- Make sure there are no outstanding mortgages on the property. If there is any lean marked against this property and if it’s reflected on the EC or in any of the documents, please ensure the loan is closed or you have the relevant documents proving the loan closure, before you buy the property.
- Finally, get an authorised surveyor to physically measure the property to ensure, you physically get what is conveyed asper the document.
Preparation of Sale Deed – Now having identified a property and completing the due diligence, it’s up to you to prepare the sale deed. Your lawyer is the best person to draft a sale deed. In the sale deed please ensure you bring in the following points very clearly.
- Ensure seller and buyer details are mentioned correctly as per the ID proofs shared
- Mention PAN Card or Aadhar Card Number as mandated by the SRO (Sub Registrar Office).
- Ensure the present residing address of the seller and buyers are up to date.
- Now it’s important that in the Sale Deed , you bring in the entire history of the property. A good lawyer would do this as this would cover all aspects like who was the first owner and subsequently how the ownership got transferred.
- Ensure all measurements are mentioned accurately. Let it be Land extend or be it flat extend or UDS.
- Make sure all the survey numbers are mentioned.
- In the schedule of the property, where you mark your boundaries, ensure the neighbouring property details are up to date.
- It’s all ways better to take a print of the draft sale deed and go through the entire document line by line in a relaxed manner.
- Make the final changes to the draft, share a copy with the seller, for their approval.
- Now you are good to go.
Registration – Now having finalised the property, finalising the sale deed, the next step is registering the property on to your name. You may follow the following guidelines
- Ensure all property related tax documents are in the current sellers name. Also they have paid off the tax dues to the respective departments. If you are buying an apartment, ensure no monthly maintenance charges are due towards the society.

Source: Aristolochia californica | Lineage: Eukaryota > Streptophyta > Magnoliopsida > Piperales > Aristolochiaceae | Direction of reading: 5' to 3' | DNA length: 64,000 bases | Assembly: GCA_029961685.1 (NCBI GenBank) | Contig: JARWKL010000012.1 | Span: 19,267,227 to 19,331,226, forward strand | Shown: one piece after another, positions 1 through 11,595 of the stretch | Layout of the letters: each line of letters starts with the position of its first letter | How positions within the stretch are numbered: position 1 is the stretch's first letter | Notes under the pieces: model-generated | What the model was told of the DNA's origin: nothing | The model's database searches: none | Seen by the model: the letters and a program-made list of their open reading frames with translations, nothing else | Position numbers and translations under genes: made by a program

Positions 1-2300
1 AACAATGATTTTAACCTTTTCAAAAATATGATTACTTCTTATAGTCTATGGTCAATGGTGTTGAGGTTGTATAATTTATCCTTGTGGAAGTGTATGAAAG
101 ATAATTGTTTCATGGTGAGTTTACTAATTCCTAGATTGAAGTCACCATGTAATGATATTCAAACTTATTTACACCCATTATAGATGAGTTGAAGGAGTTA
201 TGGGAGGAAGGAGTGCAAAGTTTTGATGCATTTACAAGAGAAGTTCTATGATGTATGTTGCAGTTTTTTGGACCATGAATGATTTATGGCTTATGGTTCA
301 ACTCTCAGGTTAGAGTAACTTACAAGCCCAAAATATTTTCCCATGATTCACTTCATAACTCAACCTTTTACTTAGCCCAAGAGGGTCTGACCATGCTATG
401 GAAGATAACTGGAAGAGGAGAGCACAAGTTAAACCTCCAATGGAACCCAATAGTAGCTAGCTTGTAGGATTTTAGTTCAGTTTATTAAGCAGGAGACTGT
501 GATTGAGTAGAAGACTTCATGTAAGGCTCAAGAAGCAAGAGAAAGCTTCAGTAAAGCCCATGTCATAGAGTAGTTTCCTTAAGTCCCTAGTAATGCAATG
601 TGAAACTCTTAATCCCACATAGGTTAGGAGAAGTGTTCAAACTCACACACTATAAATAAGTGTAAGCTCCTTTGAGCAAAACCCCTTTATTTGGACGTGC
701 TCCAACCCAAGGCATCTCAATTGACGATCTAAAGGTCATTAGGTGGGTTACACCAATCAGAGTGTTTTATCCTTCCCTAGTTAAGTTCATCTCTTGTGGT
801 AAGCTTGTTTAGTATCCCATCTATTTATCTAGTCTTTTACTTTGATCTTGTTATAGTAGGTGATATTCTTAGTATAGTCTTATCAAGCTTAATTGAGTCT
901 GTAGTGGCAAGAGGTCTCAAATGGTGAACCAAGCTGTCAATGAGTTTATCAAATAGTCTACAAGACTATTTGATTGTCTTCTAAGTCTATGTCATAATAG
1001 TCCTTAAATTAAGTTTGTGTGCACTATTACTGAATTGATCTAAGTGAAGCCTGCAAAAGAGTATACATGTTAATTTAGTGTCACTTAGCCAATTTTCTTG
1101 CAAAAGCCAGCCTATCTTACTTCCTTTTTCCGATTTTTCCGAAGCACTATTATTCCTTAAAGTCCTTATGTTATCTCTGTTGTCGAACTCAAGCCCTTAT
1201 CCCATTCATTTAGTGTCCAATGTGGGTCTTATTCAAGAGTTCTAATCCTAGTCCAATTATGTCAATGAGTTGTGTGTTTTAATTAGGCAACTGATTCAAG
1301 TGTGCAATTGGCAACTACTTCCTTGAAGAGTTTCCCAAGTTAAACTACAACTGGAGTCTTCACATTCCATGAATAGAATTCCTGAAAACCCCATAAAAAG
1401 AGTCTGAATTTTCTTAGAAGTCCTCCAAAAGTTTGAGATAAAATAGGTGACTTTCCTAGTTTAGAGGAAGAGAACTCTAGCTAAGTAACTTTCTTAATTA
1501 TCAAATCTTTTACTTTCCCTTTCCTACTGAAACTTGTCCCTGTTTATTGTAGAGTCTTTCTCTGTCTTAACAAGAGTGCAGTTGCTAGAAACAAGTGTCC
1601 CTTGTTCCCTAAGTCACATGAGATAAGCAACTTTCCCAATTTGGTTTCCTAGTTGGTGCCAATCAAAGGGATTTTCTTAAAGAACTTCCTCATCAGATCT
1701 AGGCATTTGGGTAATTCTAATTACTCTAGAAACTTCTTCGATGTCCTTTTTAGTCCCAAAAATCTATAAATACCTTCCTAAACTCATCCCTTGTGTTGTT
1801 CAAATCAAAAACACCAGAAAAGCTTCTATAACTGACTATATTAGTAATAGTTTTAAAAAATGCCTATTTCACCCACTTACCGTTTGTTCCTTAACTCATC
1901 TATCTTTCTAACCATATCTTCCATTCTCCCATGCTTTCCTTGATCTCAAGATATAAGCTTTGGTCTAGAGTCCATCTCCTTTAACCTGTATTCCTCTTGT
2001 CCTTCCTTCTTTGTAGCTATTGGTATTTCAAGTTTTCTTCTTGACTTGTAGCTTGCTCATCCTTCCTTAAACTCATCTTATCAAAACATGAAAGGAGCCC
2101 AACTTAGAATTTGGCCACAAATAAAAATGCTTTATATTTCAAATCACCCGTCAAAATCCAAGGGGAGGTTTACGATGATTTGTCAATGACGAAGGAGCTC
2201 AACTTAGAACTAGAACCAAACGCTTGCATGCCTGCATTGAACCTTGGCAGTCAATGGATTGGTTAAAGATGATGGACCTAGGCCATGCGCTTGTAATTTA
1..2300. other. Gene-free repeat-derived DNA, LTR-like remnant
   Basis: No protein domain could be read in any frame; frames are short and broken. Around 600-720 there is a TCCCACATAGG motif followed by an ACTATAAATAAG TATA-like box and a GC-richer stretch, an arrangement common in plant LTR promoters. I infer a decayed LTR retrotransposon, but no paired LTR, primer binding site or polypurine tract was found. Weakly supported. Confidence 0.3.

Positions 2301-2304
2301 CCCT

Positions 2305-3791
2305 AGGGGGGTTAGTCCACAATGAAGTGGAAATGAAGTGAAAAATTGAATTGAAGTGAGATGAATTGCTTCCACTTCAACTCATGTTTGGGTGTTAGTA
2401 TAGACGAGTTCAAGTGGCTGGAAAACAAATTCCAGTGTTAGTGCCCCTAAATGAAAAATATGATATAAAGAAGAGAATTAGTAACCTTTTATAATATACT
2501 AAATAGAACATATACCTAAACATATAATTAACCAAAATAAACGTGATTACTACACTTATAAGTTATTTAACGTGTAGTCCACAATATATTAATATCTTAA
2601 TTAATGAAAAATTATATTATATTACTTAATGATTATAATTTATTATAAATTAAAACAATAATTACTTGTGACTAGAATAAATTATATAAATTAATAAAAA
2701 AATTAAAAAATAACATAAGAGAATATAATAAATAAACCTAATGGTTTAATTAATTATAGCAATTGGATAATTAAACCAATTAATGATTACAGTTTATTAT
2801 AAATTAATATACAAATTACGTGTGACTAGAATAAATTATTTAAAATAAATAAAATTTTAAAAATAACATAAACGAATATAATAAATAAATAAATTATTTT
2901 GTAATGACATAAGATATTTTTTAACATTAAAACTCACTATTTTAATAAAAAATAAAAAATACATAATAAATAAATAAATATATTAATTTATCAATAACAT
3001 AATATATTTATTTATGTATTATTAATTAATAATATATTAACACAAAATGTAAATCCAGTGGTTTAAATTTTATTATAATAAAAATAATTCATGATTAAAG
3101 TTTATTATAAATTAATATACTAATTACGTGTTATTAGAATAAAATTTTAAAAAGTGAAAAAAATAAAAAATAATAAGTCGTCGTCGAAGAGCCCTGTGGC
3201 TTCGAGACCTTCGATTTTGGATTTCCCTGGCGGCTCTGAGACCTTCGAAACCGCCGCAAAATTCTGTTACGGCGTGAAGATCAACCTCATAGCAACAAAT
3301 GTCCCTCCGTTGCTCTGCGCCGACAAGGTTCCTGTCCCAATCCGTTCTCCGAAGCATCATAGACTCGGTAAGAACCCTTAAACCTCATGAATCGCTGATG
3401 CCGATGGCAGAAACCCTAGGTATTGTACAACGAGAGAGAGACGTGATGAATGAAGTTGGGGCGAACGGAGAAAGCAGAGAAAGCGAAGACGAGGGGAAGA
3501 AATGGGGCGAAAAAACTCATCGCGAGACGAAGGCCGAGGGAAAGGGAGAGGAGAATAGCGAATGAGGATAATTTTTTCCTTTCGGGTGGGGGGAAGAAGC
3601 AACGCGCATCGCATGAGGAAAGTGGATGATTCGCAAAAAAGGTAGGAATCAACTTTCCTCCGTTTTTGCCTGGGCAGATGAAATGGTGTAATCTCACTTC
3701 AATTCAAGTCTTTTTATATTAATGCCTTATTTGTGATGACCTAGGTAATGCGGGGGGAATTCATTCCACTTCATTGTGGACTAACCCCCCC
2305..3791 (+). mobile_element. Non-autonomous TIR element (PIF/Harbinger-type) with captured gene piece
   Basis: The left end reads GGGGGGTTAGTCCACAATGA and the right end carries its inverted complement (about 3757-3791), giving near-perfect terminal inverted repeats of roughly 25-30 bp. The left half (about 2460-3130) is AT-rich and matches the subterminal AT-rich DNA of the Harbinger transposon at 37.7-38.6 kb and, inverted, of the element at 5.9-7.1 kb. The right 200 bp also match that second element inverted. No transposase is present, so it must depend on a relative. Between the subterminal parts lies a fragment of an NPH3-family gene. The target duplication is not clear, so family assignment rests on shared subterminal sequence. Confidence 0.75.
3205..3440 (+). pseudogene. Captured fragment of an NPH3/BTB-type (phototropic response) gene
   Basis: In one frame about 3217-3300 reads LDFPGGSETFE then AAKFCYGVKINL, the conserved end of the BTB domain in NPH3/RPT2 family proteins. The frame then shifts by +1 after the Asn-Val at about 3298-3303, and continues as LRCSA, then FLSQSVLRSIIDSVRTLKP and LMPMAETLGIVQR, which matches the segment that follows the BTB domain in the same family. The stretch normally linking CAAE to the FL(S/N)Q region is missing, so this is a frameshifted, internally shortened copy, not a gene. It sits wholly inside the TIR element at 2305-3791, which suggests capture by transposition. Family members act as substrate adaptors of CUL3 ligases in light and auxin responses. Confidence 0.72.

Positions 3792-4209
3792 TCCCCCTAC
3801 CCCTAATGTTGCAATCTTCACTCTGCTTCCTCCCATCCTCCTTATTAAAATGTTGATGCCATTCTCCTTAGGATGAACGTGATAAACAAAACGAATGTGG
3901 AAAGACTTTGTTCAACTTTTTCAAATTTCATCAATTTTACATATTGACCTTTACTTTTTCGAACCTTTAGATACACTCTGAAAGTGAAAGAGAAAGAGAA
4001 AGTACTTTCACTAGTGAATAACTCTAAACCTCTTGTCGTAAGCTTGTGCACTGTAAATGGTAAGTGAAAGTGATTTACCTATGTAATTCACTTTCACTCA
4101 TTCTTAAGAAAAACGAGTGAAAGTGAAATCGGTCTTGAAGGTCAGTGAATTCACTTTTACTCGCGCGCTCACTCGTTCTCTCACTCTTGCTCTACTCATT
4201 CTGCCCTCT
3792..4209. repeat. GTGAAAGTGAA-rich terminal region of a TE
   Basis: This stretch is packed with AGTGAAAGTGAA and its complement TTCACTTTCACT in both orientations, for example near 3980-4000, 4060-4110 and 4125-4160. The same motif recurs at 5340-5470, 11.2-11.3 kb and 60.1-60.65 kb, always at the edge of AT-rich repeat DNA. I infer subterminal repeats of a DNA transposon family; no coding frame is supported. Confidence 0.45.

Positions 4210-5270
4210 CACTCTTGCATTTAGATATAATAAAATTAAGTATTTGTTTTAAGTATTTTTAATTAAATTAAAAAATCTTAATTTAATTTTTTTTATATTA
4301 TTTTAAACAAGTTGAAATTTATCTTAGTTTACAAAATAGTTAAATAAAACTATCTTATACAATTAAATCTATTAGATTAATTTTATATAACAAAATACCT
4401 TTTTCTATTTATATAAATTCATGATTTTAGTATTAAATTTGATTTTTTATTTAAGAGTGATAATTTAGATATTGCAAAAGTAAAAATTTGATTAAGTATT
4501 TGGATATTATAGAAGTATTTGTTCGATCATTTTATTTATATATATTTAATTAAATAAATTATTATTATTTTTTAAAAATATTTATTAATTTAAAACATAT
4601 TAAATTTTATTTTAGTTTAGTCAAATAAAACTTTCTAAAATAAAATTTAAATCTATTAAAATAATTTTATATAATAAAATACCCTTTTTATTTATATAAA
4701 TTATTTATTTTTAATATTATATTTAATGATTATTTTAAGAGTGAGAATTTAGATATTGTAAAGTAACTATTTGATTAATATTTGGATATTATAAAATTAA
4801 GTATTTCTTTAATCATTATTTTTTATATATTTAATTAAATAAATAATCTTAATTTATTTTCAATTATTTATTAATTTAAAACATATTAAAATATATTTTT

- Identify the SRO (Sub registrar Office), for your property. Now, we have moved into online registration so you will have to take a token. If your lawyer is willing to do this, then that would be ideal. If not, suggest you make an attempt with the help of a document writer, who would know the process well.
- Paying stamp duty, nowadays the Government offers multiple solutions. You can pay via online, or take E-Stamp or buy Stamp Paper like good old times. The choice is yours. Ensure you choose the right / reliable Stamp vendor if you are buying Stamp Papers.
- Once you have taken online appointment with the SRO for registration, the documents will be uploaded along with the ID proofs of the Buyer and seller.
- On the day of the registration, just sign the documents, pay the complete amount and take possession of the place. It’s important that you get vacant possession on the same day. Otherwise you should make a rental agreement for the interim period the seller wants to stay till they vacate.
- Collect all original documents including the mother and parent documents. Collect all original tax receipts and related documents. If you are purchasing with building, you should take the approved plan copy as well. It’s better to request your lawyer to make a list of original documents to be collected and share this with the buyer.
Post registration – There are certain things you need to complete once the purchase is completed, only then we can say the transfer is complete.
- If it’s a flat or vacant land, transfer the property tax, electricity and the sewage connections to your name
- If it were and independent house, apply to transfer the Patta on to your name.
- Once you have all these steps completed, make sure you make a good folder to hold all these documents.
- Ensure to keep safe of all the original receipts pertaining to this deal.
So that’s it, now you are the proud owner of your own home.